The Association of Adverse Pregnancy Outcomes and Cardiovascular Disease: Current Knowledge and Future Directions

Research output: Contribution to journalReview articlepeer-review


Purpose of review: Adverse pregnancy outcomes are associated with increased risk for future cardiovascular disease. The goal of this review is to share what is currently known about the increased risk and to identify areas for future research. Recent findings: Severe studies have identified a strong association between adverse pregnancy outcomes and cardiovascular disease such as heart failure, valvular disease, ischemic heart disease, stroke, hypertension, and metabolic syndrome. The recognition of this increased risk is reflected in recent changes in prevention guidelines. The guidelines now recognize sex-specific risks such as preeclampsia and preterm delivery and recommend incorporating a pregnancy history to identify them earlier. However, no robust risk prediction tools incorporating these pregnancy risk factors have been developed and validated. While smaller clinical trials have been performed in reducing cardiovascular risk factors in the postpartum timeframe, there remains a paucity of large-scale randomized clinical trials that continue to show a risk reduction in these women. Summary: While there is increasing recognition of the long-term cardiovascular risks associated with adverse pregnancy outcomes, there remains a need for interventional studies aimed at reducing this risk and for incorporation of pregnancy risk factors into traditional cardiovascular risk prediction tools.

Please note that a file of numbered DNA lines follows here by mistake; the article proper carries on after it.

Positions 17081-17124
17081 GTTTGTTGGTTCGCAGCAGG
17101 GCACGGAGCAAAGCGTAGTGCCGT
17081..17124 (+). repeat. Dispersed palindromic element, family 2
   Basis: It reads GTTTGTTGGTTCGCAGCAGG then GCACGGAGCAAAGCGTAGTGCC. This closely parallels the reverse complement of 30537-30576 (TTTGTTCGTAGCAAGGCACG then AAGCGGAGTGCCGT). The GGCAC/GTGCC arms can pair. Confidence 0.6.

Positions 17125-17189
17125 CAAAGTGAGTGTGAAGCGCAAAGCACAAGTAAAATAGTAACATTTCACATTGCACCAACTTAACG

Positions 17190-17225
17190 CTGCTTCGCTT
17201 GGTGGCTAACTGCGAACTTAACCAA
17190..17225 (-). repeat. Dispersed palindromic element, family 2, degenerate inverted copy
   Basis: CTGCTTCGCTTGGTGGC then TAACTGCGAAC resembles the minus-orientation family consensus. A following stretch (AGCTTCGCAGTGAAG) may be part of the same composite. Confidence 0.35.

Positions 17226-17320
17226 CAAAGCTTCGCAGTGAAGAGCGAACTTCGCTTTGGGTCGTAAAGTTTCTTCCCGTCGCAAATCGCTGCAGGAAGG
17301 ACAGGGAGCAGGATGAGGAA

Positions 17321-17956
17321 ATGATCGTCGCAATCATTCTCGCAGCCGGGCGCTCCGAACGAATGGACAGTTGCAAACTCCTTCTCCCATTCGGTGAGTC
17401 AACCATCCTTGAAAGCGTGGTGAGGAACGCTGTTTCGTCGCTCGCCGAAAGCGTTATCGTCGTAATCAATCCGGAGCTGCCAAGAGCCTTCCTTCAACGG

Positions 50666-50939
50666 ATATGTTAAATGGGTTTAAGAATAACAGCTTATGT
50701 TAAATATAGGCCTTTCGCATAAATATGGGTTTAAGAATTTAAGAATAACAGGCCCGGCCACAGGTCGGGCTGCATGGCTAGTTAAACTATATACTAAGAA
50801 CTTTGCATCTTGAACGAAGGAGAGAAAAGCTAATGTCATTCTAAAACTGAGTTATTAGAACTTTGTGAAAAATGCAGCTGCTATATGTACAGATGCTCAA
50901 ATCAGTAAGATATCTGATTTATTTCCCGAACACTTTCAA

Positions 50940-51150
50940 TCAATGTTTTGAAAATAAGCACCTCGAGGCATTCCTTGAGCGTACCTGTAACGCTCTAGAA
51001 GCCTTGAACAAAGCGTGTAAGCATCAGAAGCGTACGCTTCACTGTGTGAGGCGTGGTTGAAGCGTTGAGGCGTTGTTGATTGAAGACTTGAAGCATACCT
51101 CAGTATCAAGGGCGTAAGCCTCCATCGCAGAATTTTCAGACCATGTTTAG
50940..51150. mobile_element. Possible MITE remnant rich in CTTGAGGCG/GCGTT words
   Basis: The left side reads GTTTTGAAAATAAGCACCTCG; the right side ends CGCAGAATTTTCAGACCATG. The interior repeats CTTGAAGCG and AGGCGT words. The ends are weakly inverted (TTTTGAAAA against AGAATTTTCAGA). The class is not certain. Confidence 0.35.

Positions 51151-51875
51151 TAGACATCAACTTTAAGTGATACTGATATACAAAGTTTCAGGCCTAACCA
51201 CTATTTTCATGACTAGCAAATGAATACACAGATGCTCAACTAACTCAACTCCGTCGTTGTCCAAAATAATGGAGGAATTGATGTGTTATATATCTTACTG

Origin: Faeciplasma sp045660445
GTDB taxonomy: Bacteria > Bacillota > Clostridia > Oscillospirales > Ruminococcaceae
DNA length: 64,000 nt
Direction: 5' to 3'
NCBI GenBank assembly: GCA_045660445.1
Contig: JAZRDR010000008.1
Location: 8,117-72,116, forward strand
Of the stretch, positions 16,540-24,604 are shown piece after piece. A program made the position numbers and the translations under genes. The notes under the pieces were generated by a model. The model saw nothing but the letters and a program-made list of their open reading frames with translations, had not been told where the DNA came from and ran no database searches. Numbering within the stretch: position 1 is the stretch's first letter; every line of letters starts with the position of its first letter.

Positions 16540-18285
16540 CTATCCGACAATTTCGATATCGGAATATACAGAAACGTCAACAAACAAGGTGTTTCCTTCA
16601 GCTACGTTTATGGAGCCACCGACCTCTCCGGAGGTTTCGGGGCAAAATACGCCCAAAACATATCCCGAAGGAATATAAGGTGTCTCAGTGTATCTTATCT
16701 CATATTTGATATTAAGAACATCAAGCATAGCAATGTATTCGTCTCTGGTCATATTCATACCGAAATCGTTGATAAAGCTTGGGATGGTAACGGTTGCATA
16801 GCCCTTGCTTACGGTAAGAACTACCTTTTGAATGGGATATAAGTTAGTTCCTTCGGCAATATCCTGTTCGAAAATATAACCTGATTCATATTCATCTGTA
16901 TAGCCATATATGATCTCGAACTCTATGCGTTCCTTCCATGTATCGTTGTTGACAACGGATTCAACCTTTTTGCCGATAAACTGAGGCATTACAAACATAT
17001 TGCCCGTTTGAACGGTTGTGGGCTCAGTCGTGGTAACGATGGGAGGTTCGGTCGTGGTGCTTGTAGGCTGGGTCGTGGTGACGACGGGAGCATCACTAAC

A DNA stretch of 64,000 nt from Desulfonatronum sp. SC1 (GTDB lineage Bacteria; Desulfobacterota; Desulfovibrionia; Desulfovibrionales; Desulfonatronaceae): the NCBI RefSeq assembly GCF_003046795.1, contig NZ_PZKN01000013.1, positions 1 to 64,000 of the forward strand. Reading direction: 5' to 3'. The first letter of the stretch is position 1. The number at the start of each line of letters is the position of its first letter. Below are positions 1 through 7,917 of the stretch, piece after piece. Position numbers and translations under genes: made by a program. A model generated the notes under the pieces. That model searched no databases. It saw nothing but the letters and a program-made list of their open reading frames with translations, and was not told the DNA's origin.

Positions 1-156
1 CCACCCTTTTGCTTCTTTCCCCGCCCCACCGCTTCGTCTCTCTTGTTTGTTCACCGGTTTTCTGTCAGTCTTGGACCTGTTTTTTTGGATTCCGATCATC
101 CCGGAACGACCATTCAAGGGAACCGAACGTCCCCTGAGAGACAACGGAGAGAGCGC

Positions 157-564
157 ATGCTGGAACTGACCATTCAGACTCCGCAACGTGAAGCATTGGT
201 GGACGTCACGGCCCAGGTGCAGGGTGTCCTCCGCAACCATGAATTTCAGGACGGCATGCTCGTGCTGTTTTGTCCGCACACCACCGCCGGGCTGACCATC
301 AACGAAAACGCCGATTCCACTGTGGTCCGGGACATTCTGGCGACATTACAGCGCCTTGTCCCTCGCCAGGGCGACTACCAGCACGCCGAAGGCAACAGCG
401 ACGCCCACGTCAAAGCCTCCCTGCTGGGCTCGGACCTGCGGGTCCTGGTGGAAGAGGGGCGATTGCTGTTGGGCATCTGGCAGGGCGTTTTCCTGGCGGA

Original languageEnglish (US)
Article number61
JournalCurrent Treatment Options in Cardiovascular Medicine
Issue number12
StatePublished - Dec 1 2020


  • Adverse pregnancy outcomes
  • Aspirin
  • Gestational diabetes
  • Maternal cardiovascular disease
  • Preeclampsia
  • Preterm delivery

ASJC Scopus subject areas

  • Cardiology and Cardiovascular Medicine


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